"We met with Encysive senior management yesterday to get an update," explained Jaikaria, whose firm has an investment banking relationship with the company. And "we do believe that the FDA will accept the (company's) filing as complete, and that there is a reasonably high probability that the FDA may not request additional studies before granting approval."

Jaikara had viewed even a Class II review of Thelin -- which could have stretched on for six months -- as good news for the company.

"It would enable Thelin to be approved ahead of ambrisentan of Myogen," he stressed. "Early approval of Thelin would allow it to establish a foothold in the PAH market before the availability of ambrisentan in our opinion and will also give Thelin more time to make into hospital formulary, which routinely only features two therapies from the same class for any given indication."

If approved, Thelin will in fact emerge as the second treatment of its kind -- following a foreign-made competitor. Jaikaria, while somewhat less optimistic than Kaplan, believes that Thelin could go on to become a $200 million drug as a result.

Misplaced Bets

Oppenheimer analyst Cory Kasimov, another recent Encysive bull, had assumed that Thelin would rank third in the market -- at least in terms in sales -- even when upgrading the company's stock to buy earlier this month. He nevertheless viewed the stock as a bargain that, even based on conservative assumptions, could shoot to $9 a share.

Meanwhile, Leerink Swann analyst Joseph Schwartz offered a decidedly different take this month. He seemed to downplay the recommendation in Europe -- which triggered the recent upgrades and previous jump in the stock -- and continued to brace for the worst. Notably, he assumed that the FDA would reject Encysive's recent response and call for more trial work instead. He did see a 25% chance that the agency could opt for a Class II review of the current information. But he offered only a 10% shot that the agency would select the quickest review of all.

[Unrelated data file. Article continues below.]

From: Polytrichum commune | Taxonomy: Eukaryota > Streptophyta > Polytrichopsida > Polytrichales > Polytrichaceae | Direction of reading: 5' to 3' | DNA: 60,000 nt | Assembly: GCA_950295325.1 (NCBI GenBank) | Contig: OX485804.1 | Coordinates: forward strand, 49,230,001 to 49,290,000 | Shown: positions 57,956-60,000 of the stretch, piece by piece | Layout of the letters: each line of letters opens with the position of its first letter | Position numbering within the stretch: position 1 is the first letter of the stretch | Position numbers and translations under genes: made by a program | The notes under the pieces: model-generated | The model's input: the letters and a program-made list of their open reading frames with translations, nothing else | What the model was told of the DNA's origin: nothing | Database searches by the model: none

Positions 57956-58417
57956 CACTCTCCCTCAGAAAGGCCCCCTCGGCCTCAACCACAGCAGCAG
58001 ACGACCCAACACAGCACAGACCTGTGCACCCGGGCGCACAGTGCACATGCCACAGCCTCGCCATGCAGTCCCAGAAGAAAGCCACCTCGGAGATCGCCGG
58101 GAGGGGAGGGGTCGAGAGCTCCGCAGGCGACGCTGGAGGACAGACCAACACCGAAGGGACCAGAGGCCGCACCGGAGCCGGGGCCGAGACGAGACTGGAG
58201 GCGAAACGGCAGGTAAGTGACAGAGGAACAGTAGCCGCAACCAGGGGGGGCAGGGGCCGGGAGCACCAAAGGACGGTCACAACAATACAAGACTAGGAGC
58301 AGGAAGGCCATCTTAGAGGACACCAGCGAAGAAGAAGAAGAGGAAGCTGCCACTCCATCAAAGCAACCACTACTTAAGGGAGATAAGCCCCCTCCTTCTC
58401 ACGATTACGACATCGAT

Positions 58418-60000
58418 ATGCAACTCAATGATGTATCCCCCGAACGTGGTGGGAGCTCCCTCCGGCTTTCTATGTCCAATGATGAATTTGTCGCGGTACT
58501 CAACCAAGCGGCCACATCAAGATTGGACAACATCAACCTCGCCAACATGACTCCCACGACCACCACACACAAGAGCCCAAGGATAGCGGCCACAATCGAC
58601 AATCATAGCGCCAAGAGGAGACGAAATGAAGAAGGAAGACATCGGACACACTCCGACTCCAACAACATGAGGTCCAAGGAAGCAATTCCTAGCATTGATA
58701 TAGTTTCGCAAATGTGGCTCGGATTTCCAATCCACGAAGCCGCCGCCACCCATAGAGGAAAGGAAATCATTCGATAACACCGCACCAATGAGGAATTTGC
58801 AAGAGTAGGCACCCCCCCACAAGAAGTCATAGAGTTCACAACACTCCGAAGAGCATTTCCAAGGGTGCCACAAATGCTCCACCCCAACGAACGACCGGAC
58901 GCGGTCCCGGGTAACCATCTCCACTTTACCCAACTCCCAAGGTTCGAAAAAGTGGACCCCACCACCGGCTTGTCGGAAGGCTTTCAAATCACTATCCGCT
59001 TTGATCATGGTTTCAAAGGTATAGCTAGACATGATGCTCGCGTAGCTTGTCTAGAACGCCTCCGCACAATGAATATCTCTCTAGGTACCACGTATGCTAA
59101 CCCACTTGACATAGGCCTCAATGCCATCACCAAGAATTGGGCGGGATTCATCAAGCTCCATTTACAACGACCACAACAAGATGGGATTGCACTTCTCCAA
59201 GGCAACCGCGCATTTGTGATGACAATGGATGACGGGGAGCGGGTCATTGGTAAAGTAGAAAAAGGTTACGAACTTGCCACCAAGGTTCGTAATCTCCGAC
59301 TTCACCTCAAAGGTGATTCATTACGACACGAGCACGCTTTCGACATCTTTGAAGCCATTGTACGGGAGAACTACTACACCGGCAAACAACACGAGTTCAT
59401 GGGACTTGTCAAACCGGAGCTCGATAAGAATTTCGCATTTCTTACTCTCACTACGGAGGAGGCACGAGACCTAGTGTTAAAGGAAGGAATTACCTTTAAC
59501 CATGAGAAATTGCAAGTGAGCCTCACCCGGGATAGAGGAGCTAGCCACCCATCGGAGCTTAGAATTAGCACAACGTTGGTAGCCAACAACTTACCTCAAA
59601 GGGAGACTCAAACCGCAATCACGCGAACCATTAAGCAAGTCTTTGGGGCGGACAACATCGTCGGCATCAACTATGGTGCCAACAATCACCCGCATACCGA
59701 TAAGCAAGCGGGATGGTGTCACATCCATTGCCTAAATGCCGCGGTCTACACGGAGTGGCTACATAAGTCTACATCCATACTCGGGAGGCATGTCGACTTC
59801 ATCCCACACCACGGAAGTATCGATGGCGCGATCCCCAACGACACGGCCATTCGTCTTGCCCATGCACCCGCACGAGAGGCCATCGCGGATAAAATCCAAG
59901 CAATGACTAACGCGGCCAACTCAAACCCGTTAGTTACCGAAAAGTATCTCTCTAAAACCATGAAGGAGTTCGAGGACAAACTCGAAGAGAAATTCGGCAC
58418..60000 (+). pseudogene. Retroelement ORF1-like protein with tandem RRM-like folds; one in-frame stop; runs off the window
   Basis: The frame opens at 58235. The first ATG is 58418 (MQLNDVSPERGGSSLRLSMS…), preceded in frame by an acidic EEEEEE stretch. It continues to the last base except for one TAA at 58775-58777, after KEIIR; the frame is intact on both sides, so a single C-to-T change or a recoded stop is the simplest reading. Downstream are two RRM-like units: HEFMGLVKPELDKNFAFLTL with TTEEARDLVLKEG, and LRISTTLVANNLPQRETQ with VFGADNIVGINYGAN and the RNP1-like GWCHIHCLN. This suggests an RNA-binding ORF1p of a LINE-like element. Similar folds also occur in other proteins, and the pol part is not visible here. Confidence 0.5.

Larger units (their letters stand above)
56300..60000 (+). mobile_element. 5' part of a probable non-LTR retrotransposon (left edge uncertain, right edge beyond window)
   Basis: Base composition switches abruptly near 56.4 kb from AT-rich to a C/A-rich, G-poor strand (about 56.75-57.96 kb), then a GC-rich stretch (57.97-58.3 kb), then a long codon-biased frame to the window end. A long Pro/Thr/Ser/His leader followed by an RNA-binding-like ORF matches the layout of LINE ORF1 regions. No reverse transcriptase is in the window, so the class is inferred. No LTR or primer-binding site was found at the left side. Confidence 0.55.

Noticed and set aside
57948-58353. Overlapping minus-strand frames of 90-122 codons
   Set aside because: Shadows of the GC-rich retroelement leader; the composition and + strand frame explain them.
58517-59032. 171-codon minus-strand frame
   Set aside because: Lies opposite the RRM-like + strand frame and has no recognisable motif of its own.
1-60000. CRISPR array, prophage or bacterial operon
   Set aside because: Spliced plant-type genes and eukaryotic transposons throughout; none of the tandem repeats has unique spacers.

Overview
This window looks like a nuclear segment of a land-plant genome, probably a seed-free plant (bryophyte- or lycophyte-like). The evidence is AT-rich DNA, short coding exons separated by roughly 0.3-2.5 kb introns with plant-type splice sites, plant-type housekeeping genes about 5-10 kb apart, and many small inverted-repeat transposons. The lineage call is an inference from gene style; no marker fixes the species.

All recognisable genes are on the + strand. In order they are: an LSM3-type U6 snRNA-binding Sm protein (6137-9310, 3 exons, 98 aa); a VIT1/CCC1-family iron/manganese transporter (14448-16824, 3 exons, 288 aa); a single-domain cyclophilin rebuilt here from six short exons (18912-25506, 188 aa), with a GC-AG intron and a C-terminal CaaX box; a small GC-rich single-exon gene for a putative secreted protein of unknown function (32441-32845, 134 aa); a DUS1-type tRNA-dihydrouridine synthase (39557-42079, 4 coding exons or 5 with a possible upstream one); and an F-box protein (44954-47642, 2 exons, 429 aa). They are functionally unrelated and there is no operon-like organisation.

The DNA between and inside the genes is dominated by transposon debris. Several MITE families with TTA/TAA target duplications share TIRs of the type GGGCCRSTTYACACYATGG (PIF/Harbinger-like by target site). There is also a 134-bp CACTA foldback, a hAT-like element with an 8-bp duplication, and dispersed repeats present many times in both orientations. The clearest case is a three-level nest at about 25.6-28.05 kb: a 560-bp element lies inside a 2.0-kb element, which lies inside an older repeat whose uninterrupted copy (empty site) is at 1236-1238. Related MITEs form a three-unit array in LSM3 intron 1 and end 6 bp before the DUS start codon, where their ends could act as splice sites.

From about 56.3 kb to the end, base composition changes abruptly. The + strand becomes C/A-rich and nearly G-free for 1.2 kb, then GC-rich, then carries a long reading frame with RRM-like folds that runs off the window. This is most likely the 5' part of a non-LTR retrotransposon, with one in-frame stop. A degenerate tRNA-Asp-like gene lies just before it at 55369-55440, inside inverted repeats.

"Although there may be upside in the event that ENCY is able to garner a complete response and approval with existing clinical data, we believe the probability of such an outcome is relatively low," Schwartz wrote in early June, when the stock climbed toward $6 a share on the favorable European news. Ultimately, "we believe that an uncertain regulatory path and a likely truncated competitive advantage period may continue to garner a relatively low revenue/earnings multiple for ENCY."

He, therefore, predicted that the stock could wind up being worth as little as $2 or $3 a share.

Robert Lawton, vice president of Source Capital, has stopped listening to most biotech analysts altogether. He has taken a long position in Encysive -- and a much larger short position in Wall Street darling Myogen -- based on his own research instead.

The FDA decision is "great news for Encysive and bad news for Myogen," Lawton said on Thursday. But "to me, the interesting story has been and will continue to be analysts' value -- or, more precisely, appalling lack thereof -- to the institutional and retail investment community."